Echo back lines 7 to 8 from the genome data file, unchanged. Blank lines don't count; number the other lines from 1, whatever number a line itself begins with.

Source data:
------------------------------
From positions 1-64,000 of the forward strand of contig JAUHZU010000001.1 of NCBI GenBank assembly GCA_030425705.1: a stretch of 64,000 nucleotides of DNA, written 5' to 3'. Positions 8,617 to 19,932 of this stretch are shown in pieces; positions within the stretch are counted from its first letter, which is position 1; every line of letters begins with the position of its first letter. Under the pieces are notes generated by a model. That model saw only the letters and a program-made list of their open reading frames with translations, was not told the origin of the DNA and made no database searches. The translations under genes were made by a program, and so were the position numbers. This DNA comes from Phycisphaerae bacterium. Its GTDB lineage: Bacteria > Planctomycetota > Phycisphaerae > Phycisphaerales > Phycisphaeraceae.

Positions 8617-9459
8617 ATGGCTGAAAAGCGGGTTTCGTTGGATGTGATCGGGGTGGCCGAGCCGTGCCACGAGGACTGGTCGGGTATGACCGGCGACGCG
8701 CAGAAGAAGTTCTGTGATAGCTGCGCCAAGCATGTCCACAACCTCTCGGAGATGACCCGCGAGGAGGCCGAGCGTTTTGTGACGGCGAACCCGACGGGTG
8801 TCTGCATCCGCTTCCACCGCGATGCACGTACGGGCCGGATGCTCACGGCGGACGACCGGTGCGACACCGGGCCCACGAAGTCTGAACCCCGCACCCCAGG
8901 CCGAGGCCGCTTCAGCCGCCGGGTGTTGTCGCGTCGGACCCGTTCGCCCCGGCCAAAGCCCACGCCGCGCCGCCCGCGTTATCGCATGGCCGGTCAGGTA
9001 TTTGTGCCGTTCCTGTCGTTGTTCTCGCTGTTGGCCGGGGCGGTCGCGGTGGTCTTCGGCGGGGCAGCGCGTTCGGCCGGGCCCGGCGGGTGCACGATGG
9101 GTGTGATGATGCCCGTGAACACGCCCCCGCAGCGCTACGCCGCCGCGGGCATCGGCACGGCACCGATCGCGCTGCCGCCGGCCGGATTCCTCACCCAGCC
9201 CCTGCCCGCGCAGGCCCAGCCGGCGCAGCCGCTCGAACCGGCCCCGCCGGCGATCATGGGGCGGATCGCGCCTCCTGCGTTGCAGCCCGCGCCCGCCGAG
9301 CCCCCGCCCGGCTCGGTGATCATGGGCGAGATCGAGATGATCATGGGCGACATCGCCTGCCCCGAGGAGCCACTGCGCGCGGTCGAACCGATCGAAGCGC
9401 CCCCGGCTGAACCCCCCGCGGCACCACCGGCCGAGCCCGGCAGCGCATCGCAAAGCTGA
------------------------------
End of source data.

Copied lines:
9001 TTTGTGCCGTTCCTGTCGTTGTTCTCGCTGTTGGCCGGGGCGGTCGCGGTGGTCTTCGGCGGGGCAGCGCGTTCGGCCGGGCCCGGCGGGTGCACGATGG
9101 GTGTGATGATGCCCGTGAACACGCCCCCGCAGCGCTACGCCGCCGCGGGCATCGGCACGGCACCGATCGCGCTGCCGCCGGCCGGATTCCTCACCCAGCC